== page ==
Food = Energy

Food = Energy

Thursday, December 26, 2013

Celebrated Christmas? Congratulations on your Marathon!

If you think of Christmas in purely the consumer-culture sense and take away the religious part, it's pretty fitting that Christmas falls on December 25th. What do I mean? Let's look at each day leading up to Christmas as a mile run. Once Thanksgiving ends, the Christmas season begins....literally. The next day is Black Friday in America and what is Black Friday for? Why, it's to spend money on gifts for the holiday season, of course. Now let my analogy begin...

What is the greatest and one of the most important elements of marathon preparation during the week prior to your event? Sufficient and proper food intake, a.k.a. carbo-loading. What better way to carbo-load for this 26 day Christmas marathon experience than by enjoying a delicious, carbohydrate-packed Thanksgiving meal?

Media: Fill 'Er Up
(Article on Carbo-loading: )

Thanksgiving fell on November 28th this year. I want you all to open up your phone or desktop calendar. Now, count the number of days from Black Friday (the day after Thanksgiving) until Christmas day. 26. Miles in a marathon? You guessed it: 26 + .2. Okay's so it's almost a marathon. This is kind of what the consumer-culture Christmas feels like nowadays: a full-blown marathon. 

Each day can be considered a mile of the marathon: your end-goal. You begin your Christmas marathon journey on Black Friday which is kind of like the first mile for many marathoners. How you run that first mile is important for how your overall experience will be. Most marathoners will advise any newbie to not go out too fast so you don't burn out or bonk before you hit the half-way mark.

 So, do you spend, spend, spend and overexert your wallet or purse early on or do you spend wisely, only purchasing big-ticket items that you know will cost much more in a week or two? Decisions, decisions. You barely have time to enjoy Thanksgiving before you are thrust into the holiday-spending season. 

Hopefully, you get through that first mile unscathed and your marathon/Christmas experience isn't jeopardized in any way. You're not done, though. You still have 25 miles left and those 25 miles have to be run smartly. How you stretch your dollars over these next 25 miles is crucial to your overall experience and what you think of yourself after you cross the finish line that is Christmas morning.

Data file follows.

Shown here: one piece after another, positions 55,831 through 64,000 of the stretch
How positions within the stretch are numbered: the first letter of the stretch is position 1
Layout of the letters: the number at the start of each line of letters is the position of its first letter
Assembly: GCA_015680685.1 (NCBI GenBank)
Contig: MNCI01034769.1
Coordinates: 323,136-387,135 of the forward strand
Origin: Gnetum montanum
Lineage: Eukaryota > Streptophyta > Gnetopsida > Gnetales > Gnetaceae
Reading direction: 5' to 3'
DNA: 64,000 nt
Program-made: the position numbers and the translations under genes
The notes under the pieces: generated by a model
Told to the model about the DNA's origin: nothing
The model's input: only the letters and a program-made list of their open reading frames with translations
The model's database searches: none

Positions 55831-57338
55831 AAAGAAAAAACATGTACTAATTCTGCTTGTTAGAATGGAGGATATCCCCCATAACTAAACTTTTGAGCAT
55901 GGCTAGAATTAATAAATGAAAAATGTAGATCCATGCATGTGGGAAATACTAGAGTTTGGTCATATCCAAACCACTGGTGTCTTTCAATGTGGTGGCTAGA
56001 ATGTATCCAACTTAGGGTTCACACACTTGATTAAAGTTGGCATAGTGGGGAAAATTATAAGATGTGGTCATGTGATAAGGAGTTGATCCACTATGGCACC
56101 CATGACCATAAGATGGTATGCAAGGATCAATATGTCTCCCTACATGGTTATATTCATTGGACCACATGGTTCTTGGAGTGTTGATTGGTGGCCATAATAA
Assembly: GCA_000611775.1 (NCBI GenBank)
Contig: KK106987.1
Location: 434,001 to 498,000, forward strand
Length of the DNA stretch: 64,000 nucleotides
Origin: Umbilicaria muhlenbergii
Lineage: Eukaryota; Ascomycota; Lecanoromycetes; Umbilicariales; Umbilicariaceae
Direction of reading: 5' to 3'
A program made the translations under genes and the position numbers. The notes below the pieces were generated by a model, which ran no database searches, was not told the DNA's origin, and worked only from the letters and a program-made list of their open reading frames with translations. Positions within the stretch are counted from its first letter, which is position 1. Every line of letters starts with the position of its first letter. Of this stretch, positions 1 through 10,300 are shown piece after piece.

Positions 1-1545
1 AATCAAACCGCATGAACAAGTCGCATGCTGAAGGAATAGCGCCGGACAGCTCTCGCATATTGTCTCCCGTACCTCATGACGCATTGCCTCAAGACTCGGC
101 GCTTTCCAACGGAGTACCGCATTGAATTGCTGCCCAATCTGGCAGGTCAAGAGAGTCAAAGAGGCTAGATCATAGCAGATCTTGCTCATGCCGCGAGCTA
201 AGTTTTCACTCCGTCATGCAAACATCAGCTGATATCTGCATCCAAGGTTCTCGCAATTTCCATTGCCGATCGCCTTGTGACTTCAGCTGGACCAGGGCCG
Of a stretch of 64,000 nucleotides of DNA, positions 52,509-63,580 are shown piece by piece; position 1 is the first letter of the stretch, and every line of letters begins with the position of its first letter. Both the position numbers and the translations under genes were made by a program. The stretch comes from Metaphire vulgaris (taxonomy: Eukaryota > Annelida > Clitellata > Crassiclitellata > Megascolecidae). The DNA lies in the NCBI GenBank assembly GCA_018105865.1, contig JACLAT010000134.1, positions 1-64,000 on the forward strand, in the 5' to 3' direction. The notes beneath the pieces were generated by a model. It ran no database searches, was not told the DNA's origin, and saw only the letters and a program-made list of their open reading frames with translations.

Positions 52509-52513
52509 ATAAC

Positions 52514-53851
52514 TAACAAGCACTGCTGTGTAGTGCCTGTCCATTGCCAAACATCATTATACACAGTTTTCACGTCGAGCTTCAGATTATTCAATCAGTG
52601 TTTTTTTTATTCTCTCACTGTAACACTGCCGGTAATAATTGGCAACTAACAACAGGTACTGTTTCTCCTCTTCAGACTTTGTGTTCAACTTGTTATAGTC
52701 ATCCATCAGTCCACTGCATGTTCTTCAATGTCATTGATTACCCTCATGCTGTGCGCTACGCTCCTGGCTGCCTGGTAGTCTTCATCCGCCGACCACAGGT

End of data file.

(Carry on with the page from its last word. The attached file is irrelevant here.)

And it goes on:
For Val and I, we definitely had to stretch our dollars. We weren't able to go all out like our hearts desired; we had to spend wisely and maintain a frugal sense of mind. In a sense, we really had to pace ourselves so that we didn't collapse before Christmas arrived and as I'm posting this on the night after Christmas day, it's safe to say that we survived.

So I guess I owe Val a congratulations on completing her first, albeit proverbial marathon. We put in our training (work) for the holiday and we definitely carbo-loaded before the big day (more Tofurky please!). Now we can begin our post-Christmas recovery plan which definitely includes replenishing our glycogen stores (read: bank accounts). 

All of this sounds pretty heavy and maybe as if I only think of Christmas as something I'm forced to just get through. This is not the case at all. I am merely hitting that stage where Christmas is starting to revolve around others and not yourself and with that comes the inevitable reflection of the financial cost of how our society-at-large "celebrates" Christmas. To me, I can literally breathe a sigh of relief that Christmas is done because, like I said, I can stop spending money and start earning and saving it again. 

It's kind of sad that this is part of how I feel, but I have to stress that it is only part of how I feel. The rest of my feelings are much more positive and certainly dominate the negative ones. These feelings include: the swelling of my heart that I felt when I saw my 7 year old niece opening up her gifts from Santa and remembering how I felt at her age. Or seeing Val's little cousin fill with excitement and become overtaken by hyperactivity as Christmas Eve started to wind down and her bedtime was fast-approaching. These are the memories that make it all worthwhile in the end. 

As a Christian, Christmas is a time to celebrate Jesus's birth and I acknowledge and celebrate this important event. As an American, though, I have to accept all the elements of Christmas and those include the consumer-centric elements. What gets me through this sad truth is the look of our family's faces as thoughtful gifts and cards are exchanged on Christmas day. Decorating our first Christmas tree with Val and enjoying soy eggnog for the first time (definitely worth a try!) are some additional memories that make it all worthwhile. 

I hope everyone who celebrates it had a safe and very enjoyable Christmas. The holiday may have passed, but the holiday season has certainly not ended yet (just take a look at any department store for the proof!). So, enjoy your post-Christmas Marathon everybody. We will all celebrate our accomplishment together in just a few days...get it?

Happy Running!

Don't know what Silk Nog looks like in your grocery store? Here it is! You can also look for it in a red carton as well. Try it!

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